"and also what would be the platform which everyone could agree on to fully harness the idea of collective conciouness?"
    I think the platform is obvious for us HERE in this Reality. It is our current forms in lineal time. Whereas collective conscioiusness
    is unbounded by time.
    I recently had an experience with the collective consciousness which made several points clearer for me.
    I was in a quite and darkened room, and I was slowing my conscious thoughts (the ones in my own voice) down to the
    point where I could hear between the word/thoughts. This form of silence mades a few things clear to me.
    1.) it was not silent
    2.) the sounds were not in lineal time (that one is harder to explain)

    It also made something very clear to me. If you told someone that you heard voices, other than your own, in your head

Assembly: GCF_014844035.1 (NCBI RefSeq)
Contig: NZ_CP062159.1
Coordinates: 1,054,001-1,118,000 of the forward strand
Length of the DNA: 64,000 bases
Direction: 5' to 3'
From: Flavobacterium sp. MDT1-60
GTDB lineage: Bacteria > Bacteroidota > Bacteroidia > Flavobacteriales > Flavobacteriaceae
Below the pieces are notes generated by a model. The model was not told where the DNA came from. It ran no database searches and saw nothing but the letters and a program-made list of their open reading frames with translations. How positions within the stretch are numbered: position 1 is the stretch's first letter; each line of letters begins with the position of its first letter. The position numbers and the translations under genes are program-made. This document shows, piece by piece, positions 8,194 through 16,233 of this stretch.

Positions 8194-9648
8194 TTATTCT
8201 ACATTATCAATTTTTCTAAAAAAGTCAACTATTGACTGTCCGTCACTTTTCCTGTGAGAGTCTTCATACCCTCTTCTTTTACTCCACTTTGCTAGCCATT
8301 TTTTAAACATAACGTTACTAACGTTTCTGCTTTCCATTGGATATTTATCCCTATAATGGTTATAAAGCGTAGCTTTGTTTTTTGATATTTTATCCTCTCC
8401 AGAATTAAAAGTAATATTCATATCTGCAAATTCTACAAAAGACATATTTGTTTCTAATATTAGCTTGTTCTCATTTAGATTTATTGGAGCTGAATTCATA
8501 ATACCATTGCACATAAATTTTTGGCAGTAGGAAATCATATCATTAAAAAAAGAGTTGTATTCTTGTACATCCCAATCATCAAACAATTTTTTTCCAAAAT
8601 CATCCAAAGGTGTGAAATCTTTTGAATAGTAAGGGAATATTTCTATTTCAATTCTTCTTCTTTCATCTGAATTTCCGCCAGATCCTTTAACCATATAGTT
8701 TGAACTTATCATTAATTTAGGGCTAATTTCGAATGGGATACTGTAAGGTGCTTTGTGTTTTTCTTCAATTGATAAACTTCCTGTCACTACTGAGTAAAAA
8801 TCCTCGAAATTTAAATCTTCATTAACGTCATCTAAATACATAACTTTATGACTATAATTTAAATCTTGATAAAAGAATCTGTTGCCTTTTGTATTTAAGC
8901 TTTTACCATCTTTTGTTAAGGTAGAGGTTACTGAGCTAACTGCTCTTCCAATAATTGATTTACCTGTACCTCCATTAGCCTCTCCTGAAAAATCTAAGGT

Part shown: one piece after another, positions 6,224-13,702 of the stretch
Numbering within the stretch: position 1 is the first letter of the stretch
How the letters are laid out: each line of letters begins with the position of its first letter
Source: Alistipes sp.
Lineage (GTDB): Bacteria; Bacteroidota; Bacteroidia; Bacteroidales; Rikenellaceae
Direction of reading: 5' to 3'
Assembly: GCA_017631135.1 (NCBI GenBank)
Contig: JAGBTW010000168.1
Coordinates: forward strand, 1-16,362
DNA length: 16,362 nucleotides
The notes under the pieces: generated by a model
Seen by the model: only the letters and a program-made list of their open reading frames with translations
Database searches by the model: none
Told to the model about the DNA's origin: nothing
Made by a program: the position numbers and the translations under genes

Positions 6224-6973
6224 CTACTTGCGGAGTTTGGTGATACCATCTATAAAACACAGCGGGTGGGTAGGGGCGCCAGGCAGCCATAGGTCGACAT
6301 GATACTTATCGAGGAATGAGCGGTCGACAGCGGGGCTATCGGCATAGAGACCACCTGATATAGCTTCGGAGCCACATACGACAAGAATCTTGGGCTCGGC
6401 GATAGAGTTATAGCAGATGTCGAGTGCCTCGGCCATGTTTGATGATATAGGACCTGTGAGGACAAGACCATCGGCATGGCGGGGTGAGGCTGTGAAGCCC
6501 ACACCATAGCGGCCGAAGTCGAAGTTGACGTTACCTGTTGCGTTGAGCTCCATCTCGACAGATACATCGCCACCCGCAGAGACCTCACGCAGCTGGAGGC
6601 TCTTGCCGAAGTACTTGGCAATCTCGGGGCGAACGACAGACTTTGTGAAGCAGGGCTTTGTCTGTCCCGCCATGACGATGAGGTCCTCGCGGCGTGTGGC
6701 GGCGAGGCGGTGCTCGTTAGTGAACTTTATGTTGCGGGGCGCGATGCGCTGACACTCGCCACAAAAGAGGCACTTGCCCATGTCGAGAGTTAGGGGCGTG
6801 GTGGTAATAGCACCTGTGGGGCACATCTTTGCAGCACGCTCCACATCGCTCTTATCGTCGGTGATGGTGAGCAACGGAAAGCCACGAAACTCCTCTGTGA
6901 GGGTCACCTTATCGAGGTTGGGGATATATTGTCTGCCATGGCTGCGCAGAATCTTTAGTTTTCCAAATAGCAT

that immediately puts you into a false box. It also is a risky thing to do, as once you become aware of these extra voices
    in the spaces in between, it is a lot like becoming aware of the music playing overhead in a mall. Normally, we tune that
    out, but once you start humming a tune you've heard, you now become aware of that background noise as something
    which is coherent! If you cannot ignore or tune it out, you run the risk of others defining you as "crazy"

    The disconnect from lineal time, became clear for me when I could hear, or pick out voices or information from the
    spaces in between, and noted something happening in my waking environment which paralleled this information to a
    tee. This made me think, that when one sleeps, that one is actually tapping into this same collective and the physical